As I did not grow up north Rügen at the Baltic sea coast or in the area of Dresden (the so-called "Valley of the Ignorants"), we could receive West German TV and watched it. So McGyver, Colt Severs and General Hospital were part of my everyday life. In stricter families/schools, watching West German TV and listening Rias was officially forbidden. That wasn't the case in my, more liberal, family. We read BRAVO, even though not very often, and my father brought further newspapers from his trips.
"Did you believe USA and West Germany were your enemies?"
They started this kind of propaganda early on and used it intensively. Just have a look at some parts of our history books. I can't really say, though, that USA and FRG were my enemies. Perhaps we had such a positive picture of the USSR's and GDR's superiority in our minds that we didn't have to think about it too much.
"Did you ever even think about living in a joint country with the West Germans?"
No way, sometimes It's difficult for me even today...
"What did you know about the wall, have you ever seen any pictures of it back then?"
I couldn't avoid dealing with the wall, for I grew up in a border district of Berlin (by the way: for us it was Berlin, not East Berlin). From some places in Berlin you could even see the wall. It was interesting that the west-facing flats would catch sight of only deserted fields and a high wall.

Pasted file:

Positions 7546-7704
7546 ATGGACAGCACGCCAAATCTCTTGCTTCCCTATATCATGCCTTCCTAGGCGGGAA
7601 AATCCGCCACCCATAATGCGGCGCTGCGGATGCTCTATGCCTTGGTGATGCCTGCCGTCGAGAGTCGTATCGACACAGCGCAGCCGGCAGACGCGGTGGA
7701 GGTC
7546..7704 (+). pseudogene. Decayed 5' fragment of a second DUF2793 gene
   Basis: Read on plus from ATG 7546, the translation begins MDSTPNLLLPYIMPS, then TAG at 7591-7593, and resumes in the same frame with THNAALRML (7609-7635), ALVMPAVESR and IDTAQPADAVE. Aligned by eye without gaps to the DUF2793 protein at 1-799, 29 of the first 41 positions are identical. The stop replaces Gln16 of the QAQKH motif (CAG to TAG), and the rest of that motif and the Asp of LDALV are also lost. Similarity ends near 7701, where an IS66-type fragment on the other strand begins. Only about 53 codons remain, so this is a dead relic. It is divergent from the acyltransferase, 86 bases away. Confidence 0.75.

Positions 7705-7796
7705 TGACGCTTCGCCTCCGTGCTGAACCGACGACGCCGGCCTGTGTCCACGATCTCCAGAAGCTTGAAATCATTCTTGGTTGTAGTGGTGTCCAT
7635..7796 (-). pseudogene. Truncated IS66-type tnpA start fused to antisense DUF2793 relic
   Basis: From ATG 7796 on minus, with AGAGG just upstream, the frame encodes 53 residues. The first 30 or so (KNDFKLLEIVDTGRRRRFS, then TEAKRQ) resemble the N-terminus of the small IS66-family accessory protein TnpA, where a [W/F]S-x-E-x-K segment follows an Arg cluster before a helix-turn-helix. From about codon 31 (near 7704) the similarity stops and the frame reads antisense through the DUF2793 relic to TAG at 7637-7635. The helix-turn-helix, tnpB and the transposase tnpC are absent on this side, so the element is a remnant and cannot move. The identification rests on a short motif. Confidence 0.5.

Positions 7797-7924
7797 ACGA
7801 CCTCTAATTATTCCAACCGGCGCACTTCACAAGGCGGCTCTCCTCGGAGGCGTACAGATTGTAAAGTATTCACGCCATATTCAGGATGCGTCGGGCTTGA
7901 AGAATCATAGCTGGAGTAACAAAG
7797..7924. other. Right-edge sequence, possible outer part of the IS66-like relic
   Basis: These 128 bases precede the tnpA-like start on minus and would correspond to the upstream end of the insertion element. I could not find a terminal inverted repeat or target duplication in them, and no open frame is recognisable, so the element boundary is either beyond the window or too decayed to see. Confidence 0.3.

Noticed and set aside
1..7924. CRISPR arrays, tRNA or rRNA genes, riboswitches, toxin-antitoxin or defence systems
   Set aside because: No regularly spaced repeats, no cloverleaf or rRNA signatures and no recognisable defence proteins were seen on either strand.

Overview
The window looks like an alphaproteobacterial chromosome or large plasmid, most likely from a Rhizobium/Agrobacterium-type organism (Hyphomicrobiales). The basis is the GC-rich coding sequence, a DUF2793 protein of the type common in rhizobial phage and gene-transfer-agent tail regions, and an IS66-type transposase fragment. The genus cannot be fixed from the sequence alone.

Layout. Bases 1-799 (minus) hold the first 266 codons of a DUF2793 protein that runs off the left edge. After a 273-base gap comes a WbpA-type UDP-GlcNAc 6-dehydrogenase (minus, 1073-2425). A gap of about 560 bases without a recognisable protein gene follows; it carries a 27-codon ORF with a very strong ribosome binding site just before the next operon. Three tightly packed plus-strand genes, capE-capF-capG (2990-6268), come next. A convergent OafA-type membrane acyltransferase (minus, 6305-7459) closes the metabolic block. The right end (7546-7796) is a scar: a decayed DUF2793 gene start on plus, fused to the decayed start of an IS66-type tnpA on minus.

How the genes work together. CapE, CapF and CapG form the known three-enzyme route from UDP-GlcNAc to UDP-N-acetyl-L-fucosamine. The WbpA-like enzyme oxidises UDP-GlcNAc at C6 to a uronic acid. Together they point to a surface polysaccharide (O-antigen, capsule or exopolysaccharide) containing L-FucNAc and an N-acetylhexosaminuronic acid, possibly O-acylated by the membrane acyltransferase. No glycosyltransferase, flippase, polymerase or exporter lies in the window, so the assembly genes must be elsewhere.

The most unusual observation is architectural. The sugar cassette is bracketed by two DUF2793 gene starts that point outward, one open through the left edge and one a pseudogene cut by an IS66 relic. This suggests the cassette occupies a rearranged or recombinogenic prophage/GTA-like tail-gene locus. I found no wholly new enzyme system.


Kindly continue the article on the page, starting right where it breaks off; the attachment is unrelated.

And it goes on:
The so-called border districts were genuinely restricted areas which you could only pass having a special permission. In 1987 I was at a birthday party of a friend of mine who lived near the border to West Berlin. My father was late when he wanted to fetch me because he had been examined and questioned thoroughly. I remember that my friend always had an admittance passport with her, though these rules might be similar in other border areas.
"What did you believe was the reason for the wall?"
I'm not sure wether I actually thought about why there is a wall. It existed already when I was born and has never been questioned, at least not by me. I was aware of the disadvantages, though..
"What did you know about the Stasi back then?"
Of course I didn't know very much about the State Security Police. That's what a State Security Police should be all about. That their activities are not obvious to everybody.
"Did you know anyone who was a member of the Stasi?"
Yes, I knew some of them. At least in name, parents of my classmates. Shortly after the fall of communism people were saying that our principal and some of our teachers had been members of the Stasi. I know of proved contacts in our family, which is not unusual in a family of intellectuals, whose members were even travelling abroad. At least I know the difference between contacts and active Stasi-coorperation, which the media in general don't, obviously.